During the course of this series on loudspeaker bass performance, one of the things I’ve said many times is that the primary reason for a speaker to have an enclosure is just to keep the back wave from the moving diaphragm from meeting the front wave and canceling-out. Another thing I’ve also said more than once is that horn speakers, even disregarding their other obvious advantages, would undoubtedly have achieved their initial popularity and broad application just because amplifiers in the early days of audio had only very limited output and horns, with their much greater sensitivity than any alternative at the time, were simply the only thing available that would play loud enough for the movies, concerts, sporting events and other venues that involved large spaces or large audiences.
Those two things are both true on the face of them, and supporting documentation for them is both readily available, and was amply provided in the form of hyperlinks included in my articles each time they were mentioned.
Things change, though, and as I said in Part 10 of this series, one of the two — the whole power limitation thing — no longer exists: Amps of any kind, either tubed or solid-state, are now available that will deliver hundreds of Watts of reliable power at easily affordable prices and, for the most part, in livable sizes and weights, and levels of heat output (except for “Class A”) that won’t drive you out of the listening room. There’s even the Class D “switching amplifier”, of which the first example I know of was the Infinity “Swamper” (= SW itching AMP lifi ER) from way back in the 1970’s. Class D amplifiers can, in a super- compact, cool-running (no big and heavy heat-sinks required), highly efficient (that’s why there’s less heat to dissipate) format, produce thousands of Watts of power easily and cheaply. The earliest switching amps weren’t all that good-sounding, probably because of the way they “amplify”, but times have changed, and now the most modern switching amps can hold their own against practically anything.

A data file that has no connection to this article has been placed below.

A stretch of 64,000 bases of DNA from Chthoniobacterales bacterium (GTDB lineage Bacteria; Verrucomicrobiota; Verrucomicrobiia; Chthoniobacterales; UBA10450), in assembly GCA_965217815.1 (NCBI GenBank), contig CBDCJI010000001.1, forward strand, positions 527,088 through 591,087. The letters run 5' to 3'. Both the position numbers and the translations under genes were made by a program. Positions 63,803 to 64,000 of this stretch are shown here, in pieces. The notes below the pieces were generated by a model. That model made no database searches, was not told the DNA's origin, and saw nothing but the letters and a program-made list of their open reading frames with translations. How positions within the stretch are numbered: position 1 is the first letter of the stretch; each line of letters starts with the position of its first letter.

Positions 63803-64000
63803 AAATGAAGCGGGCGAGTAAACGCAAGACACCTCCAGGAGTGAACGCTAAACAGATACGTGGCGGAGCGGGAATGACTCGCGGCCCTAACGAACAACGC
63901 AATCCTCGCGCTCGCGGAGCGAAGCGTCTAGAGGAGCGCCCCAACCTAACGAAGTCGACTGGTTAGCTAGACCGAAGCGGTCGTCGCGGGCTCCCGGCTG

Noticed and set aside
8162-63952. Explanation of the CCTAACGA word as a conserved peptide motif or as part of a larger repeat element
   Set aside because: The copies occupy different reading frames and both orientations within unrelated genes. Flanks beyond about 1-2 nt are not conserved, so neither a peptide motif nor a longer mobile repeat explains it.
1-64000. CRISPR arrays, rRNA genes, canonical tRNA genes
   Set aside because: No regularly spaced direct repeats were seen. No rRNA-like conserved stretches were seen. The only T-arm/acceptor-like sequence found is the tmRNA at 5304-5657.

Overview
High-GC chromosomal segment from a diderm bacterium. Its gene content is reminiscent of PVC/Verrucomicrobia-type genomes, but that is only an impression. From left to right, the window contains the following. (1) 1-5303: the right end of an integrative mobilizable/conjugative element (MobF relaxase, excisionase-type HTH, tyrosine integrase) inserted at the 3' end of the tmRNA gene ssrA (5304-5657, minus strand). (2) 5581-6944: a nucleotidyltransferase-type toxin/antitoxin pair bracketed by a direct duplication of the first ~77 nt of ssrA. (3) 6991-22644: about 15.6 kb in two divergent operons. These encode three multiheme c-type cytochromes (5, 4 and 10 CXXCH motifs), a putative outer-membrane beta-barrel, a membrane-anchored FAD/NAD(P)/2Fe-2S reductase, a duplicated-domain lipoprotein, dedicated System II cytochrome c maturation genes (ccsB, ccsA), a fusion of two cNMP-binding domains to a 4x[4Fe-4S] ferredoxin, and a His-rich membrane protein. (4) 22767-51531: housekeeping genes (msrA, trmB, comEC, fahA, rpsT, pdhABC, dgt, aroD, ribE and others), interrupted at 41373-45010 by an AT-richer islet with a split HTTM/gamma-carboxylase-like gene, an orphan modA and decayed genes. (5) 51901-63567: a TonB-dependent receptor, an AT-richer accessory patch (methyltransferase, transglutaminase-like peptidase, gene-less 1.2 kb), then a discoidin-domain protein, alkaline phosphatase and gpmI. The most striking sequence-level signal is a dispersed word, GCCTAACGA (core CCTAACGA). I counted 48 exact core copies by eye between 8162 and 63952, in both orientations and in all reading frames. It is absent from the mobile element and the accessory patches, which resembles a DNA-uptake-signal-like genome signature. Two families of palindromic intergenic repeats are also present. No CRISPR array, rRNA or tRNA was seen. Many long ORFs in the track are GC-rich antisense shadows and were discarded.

The other thing – the front wave/back wave cancellation thing, is still around, but is still (yes, the pun is intended) baffling. If you want to check it out for yourself, just listen to any speaker system and then take the woofer out of the box, still attached to its wiring (if the wiring is too short, you can use test leads with alligator clips at each end to extend the leads from the crossover to the woofer so that they’ll reach to the woofer when it’s out of the box) and listen to it on the same music: Hark! No bass; there is cancellation-caused bass loss going on, and the box does do what it’s claimed to do!
But what about panel speakers? Those, by definition, don’t have a box, and both the front and back waves off the diaphragm are radiated out into the room, where they can meet and (shudder!) cancel; how can they make bass? Do they make bass?